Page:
Tuesday, June 10, 6-8 p.m., Palo Alto High School, 50 Embarcadero
On June 10th, about 30 community members gathered in the Palo Alto High School Library for the second of three community workshops to learn more about and discuss the City’s update of its Comprehensive Plan, Our Palo Alto 2030. The meeting was a forum on growth management and covered the jobs, housing, and population growth trends of Palo Alto, along with an overview of growth management tools utilized in other cities.
The focus of this workshop was to identify which areas of the city might change, and which should be protected and preserved, over the 15-year life of the updated Comprehensive Plan. Participants formed four small groups of six to eight people to complete an exercise, sharing their opinions on where they believe change should or should not occur. Using land use maps and colored markers, each group circled areas or corridors they believe future growth and change could be accommodated, emphasizing the need to preserve the majority of Palo Alto in open space and single-family neighborhoods, as it is today. After the small group discussions, a spokesperson from each group summarized the opportunity sites that their group identified throughout the group exercise.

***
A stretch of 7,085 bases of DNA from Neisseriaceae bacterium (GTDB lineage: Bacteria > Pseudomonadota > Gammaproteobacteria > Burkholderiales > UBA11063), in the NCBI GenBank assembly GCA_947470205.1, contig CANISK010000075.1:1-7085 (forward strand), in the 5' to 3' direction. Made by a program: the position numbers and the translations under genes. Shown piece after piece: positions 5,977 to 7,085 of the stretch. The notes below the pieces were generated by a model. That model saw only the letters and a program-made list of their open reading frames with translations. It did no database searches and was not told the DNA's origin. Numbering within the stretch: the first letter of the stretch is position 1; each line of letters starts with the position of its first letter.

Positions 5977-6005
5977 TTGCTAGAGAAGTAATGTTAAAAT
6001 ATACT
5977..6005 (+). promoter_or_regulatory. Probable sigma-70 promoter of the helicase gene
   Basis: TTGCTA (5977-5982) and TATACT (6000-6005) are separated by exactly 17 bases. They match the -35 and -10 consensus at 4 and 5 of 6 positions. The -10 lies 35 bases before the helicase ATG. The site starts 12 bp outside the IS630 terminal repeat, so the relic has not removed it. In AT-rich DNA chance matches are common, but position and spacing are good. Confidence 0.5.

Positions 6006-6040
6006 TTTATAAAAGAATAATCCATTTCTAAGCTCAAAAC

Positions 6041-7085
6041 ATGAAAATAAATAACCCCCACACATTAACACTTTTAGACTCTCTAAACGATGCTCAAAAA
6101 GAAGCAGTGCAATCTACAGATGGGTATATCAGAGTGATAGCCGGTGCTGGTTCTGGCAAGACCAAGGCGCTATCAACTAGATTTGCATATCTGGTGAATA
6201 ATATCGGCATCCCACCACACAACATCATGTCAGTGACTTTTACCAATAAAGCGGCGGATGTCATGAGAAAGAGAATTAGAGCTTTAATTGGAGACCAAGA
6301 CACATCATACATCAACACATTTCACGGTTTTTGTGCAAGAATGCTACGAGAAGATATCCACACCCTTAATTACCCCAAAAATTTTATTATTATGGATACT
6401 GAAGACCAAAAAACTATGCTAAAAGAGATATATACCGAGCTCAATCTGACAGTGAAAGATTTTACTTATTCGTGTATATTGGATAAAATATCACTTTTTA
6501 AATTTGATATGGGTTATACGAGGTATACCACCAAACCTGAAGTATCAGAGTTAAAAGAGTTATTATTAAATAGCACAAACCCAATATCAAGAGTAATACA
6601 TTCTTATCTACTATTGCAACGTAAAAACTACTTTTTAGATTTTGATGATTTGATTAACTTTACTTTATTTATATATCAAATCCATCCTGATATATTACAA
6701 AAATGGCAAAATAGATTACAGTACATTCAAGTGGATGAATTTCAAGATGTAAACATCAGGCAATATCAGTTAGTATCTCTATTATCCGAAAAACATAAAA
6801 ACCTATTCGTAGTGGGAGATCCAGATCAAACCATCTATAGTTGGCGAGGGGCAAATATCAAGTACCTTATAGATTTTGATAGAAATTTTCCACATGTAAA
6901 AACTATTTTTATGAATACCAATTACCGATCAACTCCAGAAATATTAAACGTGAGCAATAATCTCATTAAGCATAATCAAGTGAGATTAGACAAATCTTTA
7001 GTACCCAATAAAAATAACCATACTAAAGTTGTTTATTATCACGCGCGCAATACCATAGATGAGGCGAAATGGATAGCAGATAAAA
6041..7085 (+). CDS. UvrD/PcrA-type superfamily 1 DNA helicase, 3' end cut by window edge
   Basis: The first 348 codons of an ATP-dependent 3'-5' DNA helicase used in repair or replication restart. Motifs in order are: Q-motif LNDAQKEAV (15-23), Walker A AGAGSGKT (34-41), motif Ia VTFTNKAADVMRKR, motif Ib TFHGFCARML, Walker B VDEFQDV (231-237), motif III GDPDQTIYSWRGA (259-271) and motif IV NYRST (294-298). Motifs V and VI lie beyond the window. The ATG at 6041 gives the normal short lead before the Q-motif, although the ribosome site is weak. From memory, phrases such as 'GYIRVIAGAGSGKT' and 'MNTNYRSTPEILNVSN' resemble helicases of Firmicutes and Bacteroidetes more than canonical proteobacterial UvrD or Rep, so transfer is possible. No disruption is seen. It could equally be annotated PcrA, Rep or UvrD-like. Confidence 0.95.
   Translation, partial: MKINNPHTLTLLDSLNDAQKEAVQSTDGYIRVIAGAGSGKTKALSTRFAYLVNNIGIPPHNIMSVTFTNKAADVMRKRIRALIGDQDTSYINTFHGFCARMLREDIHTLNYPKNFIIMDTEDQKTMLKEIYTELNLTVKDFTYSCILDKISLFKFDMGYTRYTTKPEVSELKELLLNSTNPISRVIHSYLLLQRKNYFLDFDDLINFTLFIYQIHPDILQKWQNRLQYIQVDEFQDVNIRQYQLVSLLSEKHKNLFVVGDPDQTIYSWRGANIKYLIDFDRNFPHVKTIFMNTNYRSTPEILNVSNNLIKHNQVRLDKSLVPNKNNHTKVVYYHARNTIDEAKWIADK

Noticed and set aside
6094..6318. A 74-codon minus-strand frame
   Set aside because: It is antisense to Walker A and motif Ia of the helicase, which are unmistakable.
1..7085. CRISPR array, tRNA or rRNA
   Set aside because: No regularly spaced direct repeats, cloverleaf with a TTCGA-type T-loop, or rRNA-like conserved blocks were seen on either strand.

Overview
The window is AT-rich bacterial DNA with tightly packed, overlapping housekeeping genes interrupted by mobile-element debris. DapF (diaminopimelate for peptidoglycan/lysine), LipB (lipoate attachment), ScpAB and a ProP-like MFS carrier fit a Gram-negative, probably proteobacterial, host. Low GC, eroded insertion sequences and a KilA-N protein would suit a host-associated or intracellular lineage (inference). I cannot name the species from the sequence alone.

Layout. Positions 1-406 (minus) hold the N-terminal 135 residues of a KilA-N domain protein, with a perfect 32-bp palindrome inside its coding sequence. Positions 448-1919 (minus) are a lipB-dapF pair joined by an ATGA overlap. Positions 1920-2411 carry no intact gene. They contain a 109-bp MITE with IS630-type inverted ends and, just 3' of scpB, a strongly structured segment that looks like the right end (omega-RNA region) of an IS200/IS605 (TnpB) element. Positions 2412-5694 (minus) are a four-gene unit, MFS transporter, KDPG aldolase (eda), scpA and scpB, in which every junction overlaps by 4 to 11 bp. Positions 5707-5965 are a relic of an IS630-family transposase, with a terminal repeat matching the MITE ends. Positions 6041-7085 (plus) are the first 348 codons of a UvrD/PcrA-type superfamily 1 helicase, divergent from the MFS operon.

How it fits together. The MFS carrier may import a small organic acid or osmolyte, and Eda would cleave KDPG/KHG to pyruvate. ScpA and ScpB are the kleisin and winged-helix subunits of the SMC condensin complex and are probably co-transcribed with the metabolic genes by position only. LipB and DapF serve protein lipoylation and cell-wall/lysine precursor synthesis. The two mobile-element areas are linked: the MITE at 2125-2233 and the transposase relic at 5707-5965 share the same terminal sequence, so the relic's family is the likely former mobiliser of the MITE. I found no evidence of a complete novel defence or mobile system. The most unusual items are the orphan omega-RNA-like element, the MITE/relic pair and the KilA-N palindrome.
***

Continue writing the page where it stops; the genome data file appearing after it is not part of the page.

The community input received at this meeting informed the “alternative futures” workshop on June 24 at the Palo Alto Elk’s Lodge. Attendees at the June 24 workshop considered “alternative futures” that would become the basis for alternatives to be studied in the Environmental Impact Report for the Comprehensive Plan Update. These alternatives will be extensively analyzed and discussed in order to develop a collective vision on the policies and programs that will make up Our Palo Alto 2030.
COMMON “OPPORTUNITY SITES” EMERGING FROM THE BREAKOUT GROUP DISCUSSIONS
A number of common areas that may be appropriate to accommodate growth and change by 2030—dubbed “opportunity sites”—emerged from the breakout groups as they worked through the small group exercise. The map below synthesizes the input from the four groups into a single set of potential opportunity sites. Copies of each map from each small group are shown on the right side of this page.